Seven years ago last week, Andy Scott took his Brentford side to St Andrew’s with a place in the last eight of the EFL Cup up for grabs.
As a League One side, The Bees had already dumped out Premier League opposition in their run to Round Four following their penalty shoot-out win over Everton in the previous round. Alex McLeish’s side had progressed to the last 16 with home wins over Rochdale and MK Dons and were expected to easily add The Bees to that list.
More than 3,000 Brentford fans made the Tuesday night journey up the M40 and were treated to a resilient Bees display. Myles Weston had the best chance of the opening 45 minutes, bringing a fine save out of Maik Taylor in the home goal, but it was in the second-half which the game came to life.
Michael Spillane brought another save out of Taylor before The Bees found a way through. Weston fed Charlie MacDonald and he teed up Sam Wood to blast into the corner in front of the travelling fans. The goal came with 20 minutes to play and forced the home side to pour forward looking for a leveller.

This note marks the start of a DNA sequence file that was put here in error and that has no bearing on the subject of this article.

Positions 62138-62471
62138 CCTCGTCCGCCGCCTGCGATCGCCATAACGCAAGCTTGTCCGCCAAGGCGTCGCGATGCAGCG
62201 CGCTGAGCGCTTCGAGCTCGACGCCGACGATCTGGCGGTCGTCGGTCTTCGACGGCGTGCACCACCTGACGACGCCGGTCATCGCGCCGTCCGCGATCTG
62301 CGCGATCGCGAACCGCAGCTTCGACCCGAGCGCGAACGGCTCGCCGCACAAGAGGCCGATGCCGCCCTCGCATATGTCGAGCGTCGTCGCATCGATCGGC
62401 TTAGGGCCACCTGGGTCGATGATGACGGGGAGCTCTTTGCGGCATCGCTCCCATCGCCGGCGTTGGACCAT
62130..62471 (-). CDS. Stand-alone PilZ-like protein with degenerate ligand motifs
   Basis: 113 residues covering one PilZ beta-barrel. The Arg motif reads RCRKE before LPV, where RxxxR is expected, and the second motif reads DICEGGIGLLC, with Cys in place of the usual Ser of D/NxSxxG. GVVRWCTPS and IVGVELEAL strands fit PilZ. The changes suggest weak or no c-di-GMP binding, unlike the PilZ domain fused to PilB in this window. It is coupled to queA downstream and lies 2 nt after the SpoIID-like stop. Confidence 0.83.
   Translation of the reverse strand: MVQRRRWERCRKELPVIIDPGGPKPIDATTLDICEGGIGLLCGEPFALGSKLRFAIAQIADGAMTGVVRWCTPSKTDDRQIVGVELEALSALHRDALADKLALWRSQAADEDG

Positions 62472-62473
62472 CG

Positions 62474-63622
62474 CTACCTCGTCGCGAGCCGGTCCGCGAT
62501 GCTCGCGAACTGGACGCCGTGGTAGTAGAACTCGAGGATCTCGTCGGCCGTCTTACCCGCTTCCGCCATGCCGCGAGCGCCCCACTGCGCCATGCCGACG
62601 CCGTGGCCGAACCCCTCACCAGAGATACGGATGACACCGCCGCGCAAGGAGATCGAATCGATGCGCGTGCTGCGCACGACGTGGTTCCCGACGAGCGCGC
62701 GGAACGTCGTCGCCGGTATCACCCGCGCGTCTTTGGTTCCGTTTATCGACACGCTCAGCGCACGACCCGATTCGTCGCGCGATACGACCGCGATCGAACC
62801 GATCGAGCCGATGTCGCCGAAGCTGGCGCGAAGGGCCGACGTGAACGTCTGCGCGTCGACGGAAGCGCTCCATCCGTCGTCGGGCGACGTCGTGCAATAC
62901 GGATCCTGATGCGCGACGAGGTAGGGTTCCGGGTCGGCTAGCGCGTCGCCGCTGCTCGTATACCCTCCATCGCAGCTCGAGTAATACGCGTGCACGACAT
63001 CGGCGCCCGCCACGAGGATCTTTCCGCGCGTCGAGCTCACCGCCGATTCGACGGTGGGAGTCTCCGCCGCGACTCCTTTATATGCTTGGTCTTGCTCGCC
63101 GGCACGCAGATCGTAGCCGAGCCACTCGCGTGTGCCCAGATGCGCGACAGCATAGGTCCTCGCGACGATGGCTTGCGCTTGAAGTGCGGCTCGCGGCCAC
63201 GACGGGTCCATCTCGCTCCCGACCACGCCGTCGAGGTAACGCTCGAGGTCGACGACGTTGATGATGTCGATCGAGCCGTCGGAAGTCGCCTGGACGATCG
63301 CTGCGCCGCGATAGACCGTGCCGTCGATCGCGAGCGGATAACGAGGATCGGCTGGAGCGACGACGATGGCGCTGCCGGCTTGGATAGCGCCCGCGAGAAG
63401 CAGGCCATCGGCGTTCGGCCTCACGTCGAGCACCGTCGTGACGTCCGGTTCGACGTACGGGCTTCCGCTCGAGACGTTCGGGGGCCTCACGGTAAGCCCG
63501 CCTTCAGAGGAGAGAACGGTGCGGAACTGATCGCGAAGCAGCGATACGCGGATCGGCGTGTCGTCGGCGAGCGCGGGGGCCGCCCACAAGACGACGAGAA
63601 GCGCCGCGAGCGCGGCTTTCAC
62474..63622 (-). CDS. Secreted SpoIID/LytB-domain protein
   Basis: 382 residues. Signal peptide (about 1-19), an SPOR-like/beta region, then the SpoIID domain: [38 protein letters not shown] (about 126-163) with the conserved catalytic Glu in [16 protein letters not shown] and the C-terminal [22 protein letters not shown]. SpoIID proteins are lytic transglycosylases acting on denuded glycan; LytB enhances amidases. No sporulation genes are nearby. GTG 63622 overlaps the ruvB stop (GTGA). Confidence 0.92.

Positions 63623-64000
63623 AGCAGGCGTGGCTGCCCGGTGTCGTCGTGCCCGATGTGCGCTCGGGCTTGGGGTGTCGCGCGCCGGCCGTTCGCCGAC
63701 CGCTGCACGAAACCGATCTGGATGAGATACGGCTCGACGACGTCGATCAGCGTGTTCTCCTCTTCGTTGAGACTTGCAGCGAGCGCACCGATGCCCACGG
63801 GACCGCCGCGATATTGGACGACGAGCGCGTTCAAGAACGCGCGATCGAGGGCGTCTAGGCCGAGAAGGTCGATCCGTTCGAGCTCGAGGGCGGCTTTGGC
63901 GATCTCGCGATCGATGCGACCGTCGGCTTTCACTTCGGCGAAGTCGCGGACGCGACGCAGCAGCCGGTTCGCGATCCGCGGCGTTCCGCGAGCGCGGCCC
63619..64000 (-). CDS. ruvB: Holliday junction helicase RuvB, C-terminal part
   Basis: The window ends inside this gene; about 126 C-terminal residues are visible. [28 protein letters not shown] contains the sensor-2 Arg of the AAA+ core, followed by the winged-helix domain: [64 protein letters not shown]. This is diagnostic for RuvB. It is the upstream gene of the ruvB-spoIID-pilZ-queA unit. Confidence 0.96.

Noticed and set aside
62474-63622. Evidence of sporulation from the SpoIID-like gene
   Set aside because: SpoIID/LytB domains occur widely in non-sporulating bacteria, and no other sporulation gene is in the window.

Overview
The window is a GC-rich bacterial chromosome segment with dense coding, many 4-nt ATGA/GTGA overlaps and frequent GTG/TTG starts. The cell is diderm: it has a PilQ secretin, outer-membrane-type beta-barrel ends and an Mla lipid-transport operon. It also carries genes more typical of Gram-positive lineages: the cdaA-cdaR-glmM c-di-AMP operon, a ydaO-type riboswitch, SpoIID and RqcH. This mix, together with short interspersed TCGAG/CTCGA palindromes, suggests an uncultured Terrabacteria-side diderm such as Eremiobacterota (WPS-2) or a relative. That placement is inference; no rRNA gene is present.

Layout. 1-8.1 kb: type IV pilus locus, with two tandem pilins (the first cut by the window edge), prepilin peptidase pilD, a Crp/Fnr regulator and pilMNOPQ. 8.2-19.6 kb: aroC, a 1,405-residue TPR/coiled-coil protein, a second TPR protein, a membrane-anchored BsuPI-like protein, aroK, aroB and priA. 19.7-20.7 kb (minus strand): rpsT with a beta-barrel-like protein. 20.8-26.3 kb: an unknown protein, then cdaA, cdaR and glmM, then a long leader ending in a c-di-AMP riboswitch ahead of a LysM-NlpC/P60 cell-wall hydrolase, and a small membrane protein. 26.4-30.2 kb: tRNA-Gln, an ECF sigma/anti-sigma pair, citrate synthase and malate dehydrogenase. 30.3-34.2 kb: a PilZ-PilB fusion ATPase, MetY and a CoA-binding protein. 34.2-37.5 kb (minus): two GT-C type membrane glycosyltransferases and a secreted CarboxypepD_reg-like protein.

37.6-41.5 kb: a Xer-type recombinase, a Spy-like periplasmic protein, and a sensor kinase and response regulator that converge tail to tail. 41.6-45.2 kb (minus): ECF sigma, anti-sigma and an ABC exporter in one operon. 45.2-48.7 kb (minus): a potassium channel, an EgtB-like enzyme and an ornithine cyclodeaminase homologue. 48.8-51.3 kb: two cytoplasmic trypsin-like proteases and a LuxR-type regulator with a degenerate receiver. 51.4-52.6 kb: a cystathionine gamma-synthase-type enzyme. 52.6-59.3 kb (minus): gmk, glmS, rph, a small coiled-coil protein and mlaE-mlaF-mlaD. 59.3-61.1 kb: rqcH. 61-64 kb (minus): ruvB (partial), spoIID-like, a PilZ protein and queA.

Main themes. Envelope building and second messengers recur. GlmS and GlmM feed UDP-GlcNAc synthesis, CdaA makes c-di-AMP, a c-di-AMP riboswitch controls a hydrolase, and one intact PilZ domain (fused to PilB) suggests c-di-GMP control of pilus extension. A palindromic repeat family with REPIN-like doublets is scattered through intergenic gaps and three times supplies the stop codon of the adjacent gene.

As the game entered injury-time it looked like Scott’s side would hold on, especially when Richard Lee made a fine save to deny Craig Gardner in the dying seconds. However, in the final minute Blues launched one final attack with Kevin Phillips in the right place to send the tie to extra time.
Neither side could find a way through so, for the second tie running, Brentford had a chance to knock out Premier League opponents on penalties. Spillane and Lee Bowyer both missed from the spot leaving the pressure on Craig Woodman to score and send the tie to sudden death. However, the left-back’s effort was weak and Taylor made the save, ending The Bees record-breaking run in the competition.
Having stumbled past The Bees, McLeish’s side beat local rivals Aston Villa in the Fifth Round before overturning a first-leg deficit to book their spot at Wembley with victory over West Ham in the semi-final. An 89th minute goal from Obafemi Martins goal in the final decided the game in Blues favour and saw them pick up their first major silverware in nearly half-a-century.